When American journalist-editor Maximillian Potter published an investigative piece titled “The Assassin in the Vineyard” for Vanity Fair magazine in 2011, he knew he had something bigger. His new book “Shadows in the Vineyard: The True Story of the Plot to Poison the World's Greatest Wine,” tells the remarkable story of how a bottom-feeding French criminal made a ransom offer he thought a French winemaker couldn’t refuse: “Pay me 1 million Euros or I will destroy your grapevines.” As the winery is beyond value, the winemaker plotted a scheme of his own to thwart the threat (Twelve, $27, 304 pages).
Harvard University grad Judy Melinek is a forensic pathologist in San Francisco, but in 2001 she was a trainee at the office of the chief medial examiner in New York City. Her harrowing experiences – including her involvement in the aftermath of the 911 terrorist attacks – form the basis of her memoir, “Working Stiff: Two Years, 262 Bodies and the Making of a Medical Examiner” (Scribner, $25, 272 pages). The topic is gruesome (death-scene investigations, autopsies), but the detective work ( “death investigation”) from an insider’s view is absorbing.
The impacts of climate change and global warming on humankind and the planet’s flora and fauna is a boundless and controversial topic, immersed in misunderstanding and heated debate. Seth B. Darling and Doug L. Sisterson, who work in the Department of Energy’s research laboratory, want to get a few things straight, but in an easygoing way. “How to Change Minds About Our Changing Climate” takes on 15 arguments commonly offered by “nonbelievers” and explains the related data and science. At the least, it’s a mini-education (The Experiment, $15, 224 pages).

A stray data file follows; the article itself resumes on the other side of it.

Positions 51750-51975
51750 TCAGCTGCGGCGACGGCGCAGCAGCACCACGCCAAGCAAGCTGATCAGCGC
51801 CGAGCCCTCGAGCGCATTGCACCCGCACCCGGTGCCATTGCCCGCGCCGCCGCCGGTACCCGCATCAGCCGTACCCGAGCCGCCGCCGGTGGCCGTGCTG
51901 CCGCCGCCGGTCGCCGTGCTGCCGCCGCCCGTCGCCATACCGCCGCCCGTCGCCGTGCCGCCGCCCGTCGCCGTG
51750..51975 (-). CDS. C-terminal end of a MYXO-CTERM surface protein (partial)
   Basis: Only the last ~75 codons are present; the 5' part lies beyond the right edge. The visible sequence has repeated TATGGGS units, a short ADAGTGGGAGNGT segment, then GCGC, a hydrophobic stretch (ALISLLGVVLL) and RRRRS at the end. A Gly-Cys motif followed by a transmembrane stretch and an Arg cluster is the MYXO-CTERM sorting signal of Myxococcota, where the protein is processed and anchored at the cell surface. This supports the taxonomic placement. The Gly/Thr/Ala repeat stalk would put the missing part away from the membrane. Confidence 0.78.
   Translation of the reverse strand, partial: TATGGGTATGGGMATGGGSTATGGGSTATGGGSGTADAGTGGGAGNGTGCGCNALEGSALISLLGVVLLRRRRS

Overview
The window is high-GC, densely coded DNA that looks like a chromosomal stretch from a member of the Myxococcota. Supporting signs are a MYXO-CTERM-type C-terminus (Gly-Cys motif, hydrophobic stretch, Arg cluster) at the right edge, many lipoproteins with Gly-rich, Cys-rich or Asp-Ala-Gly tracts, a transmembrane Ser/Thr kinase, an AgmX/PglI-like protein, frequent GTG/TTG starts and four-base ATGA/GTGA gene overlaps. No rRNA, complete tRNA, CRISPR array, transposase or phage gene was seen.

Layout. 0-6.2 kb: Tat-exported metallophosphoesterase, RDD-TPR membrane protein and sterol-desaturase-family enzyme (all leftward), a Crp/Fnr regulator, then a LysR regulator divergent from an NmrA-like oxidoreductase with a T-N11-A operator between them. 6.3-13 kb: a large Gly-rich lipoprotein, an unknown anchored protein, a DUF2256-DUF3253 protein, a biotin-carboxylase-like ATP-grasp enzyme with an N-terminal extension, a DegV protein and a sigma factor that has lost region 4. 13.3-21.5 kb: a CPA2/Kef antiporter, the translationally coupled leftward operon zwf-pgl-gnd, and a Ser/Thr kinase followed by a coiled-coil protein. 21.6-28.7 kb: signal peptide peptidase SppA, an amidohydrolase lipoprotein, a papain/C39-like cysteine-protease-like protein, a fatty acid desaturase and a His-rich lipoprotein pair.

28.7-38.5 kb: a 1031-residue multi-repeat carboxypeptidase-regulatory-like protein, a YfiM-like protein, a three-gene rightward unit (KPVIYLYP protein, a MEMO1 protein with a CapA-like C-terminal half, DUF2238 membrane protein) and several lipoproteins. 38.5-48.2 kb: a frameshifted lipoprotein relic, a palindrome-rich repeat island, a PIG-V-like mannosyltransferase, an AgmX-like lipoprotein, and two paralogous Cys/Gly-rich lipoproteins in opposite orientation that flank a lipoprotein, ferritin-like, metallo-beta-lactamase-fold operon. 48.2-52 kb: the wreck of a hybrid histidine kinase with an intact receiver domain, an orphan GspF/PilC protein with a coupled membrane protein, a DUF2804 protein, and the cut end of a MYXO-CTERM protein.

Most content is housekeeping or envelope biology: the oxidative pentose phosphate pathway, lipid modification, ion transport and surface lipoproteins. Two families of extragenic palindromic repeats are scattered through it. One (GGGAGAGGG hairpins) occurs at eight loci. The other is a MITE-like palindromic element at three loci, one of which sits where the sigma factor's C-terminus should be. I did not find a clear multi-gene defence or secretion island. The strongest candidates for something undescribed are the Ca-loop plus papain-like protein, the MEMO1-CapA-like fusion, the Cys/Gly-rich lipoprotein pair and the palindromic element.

Though Leonardo da Vinci’s centuries-old “Mona Lisa” measures only 30 inches by 21 inches, some 9 million art lovers view the world’s most famous painting each year in the Louvre in Paris. The question has always been: Who was the model? Globe-trotting writer Dianne Hales proposes an answer in “Mona Lisa: A Life Discovered,” but even she is not certain of the model’s identity, despite her exhaustive digging. That’s because there’s not much known about Lisa Gherardini del Giocondo, though she’s described as “a quintessential woman of her times, caught in a whirl of political upheavals, family dramas and public scandals.” Perhaps the real point is the journey and not the destination, as Hales tours us through Renaissance Florence, introducing a fascinating cast of characters and giving a detailed history of the portrait. Meanwhile, the “Mona Lisa” continues to smile – or smirk (Simon & Schuster, $28, 336 pages).
Sophia Amoruso grew up in Gold River and Folsom and hung out in downtown Sacramento. At age 17, she skipped college, hitchhiked to Olympia, Wash., and then to San Francisco, ending up across the bridge in the East Bay. Along the way, she shop-lifted, dumpster-dived and was generally on a losing streak. Things turned around when, at age 22, she started selling vintage clothing online out of her apartment. Now, eight years later, she’s the founder and CEO of Nasty Gal, an online fashion retailer worth, oh, about $100 million. Amoruso tells all in the edgy memoir “#GIRLBOSS,” including some hard-earned practical advice for her peers (Portfolio, $27, 256 pages).